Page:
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Louis Philippe Boitard, The Imports of Great Britain from France, etching

Louis Philippe Boitard, The Imports of Great Britain from France, 7 March 1757, etching with engraved lettering

 

Height: 247.000 mm
Width: 350.000 mm

PD 1871-12-9-981 (BM Satire 3653)

Prints and Drawings

    Louis Philippe Boitard, The Imports of Great Britain from France, etching

    Published by John Bowles and Son at the Black Horse, Cornhill, London, 7 March 1757

    It is surprising that this satire on the British taste for all things French was made by a Frenchman, Louis Philippe Boitard (lived about 1733-67).

    The print is addressed to the associations of Anti-Gallicans and the promoters of British arts and manufactures who saw trade as a patriotic duty in a time of war. Although Britain was at war with France, fashionable Londoners still yearned for French styles. Here Boitard shows a ship unloading stereotypical French immigrants and imports, including an effeminate man with a huge muff, a hairdresser with a long queue and a pair of curling tongs, a Roman Catholic milliner with a crucifix around her neck, a dancing master with a tiny violin, and disguised Jesuits. On the quayside are crates of perfumes for Monsieur Pomade and millinery for Mademoiselle Chicane. Men taste the contents of wine barrels, while a boy holds his nose over a cask of Normandy cheese.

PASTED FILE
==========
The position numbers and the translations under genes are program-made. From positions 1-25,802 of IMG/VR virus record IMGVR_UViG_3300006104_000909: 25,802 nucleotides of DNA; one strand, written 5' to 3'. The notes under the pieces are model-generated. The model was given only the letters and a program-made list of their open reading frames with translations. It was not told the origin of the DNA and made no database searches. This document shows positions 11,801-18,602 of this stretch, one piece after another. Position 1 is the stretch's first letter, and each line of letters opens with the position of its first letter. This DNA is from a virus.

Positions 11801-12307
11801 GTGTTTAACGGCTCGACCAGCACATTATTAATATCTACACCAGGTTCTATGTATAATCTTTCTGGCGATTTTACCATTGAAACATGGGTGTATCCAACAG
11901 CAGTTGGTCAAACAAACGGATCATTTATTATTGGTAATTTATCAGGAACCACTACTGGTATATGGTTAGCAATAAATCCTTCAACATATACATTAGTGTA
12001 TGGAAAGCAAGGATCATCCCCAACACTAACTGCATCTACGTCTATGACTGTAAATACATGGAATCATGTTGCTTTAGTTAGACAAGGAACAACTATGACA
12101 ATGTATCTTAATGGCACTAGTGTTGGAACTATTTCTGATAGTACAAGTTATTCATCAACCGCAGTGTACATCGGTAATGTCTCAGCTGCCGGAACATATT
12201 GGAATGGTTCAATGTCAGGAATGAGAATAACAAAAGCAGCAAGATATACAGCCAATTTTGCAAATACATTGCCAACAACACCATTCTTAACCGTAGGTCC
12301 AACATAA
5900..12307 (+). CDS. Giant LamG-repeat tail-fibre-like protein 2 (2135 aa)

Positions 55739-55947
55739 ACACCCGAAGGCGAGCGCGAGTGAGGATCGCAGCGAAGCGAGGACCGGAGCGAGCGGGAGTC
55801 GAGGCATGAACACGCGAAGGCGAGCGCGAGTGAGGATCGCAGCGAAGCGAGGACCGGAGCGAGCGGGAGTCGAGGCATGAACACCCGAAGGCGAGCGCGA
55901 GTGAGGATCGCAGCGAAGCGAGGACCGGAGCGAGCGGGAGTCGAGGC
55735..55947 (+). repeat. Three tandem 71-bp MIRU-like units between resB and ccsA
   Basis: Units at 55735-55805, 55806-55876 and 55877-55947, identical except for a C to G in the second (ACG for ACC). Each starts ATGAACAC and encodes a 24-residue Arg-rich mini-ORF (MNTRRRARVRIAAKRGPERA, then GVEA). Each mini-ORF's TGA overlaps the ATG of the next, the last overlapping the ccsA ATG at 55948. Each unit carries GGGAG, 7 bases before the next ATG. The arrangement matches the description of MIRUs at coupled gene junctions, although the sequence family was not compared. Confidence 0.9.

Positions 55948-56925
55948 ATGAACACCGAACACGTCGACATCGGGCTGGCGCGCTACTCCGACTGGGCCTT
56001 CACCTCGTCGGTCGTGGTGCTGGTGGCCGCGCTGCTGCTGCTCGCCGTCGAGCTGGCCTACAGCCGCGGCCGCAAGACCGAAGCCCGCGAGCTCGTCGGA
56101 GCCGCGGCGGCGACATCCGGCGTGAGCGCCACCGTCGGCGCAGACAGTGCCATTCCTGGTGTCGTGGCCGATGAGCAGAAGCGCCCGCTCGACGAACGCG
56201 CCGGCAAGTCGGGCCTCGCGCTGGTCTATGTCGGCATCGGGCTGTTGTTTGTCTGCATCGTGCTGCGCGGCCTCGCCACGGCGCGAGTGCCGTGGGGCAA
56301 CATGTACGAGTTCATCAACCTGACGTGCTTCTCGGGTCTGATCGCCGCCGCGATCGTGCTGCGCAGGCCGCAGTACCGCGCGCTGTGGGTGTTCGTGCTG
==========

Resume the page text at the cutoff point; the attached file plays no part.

Although the purpose of the print is satire it also gives a good impression of Custom House Quay with the Tower in the distance. Boitard illustrates various methods of packing and carrying goods - barrels, crates, bundles stamped with traders marks, and tackle-porters carrying a weighty chest slung between two long poles. These men would have been licensed porters paid by the recipient of the load.

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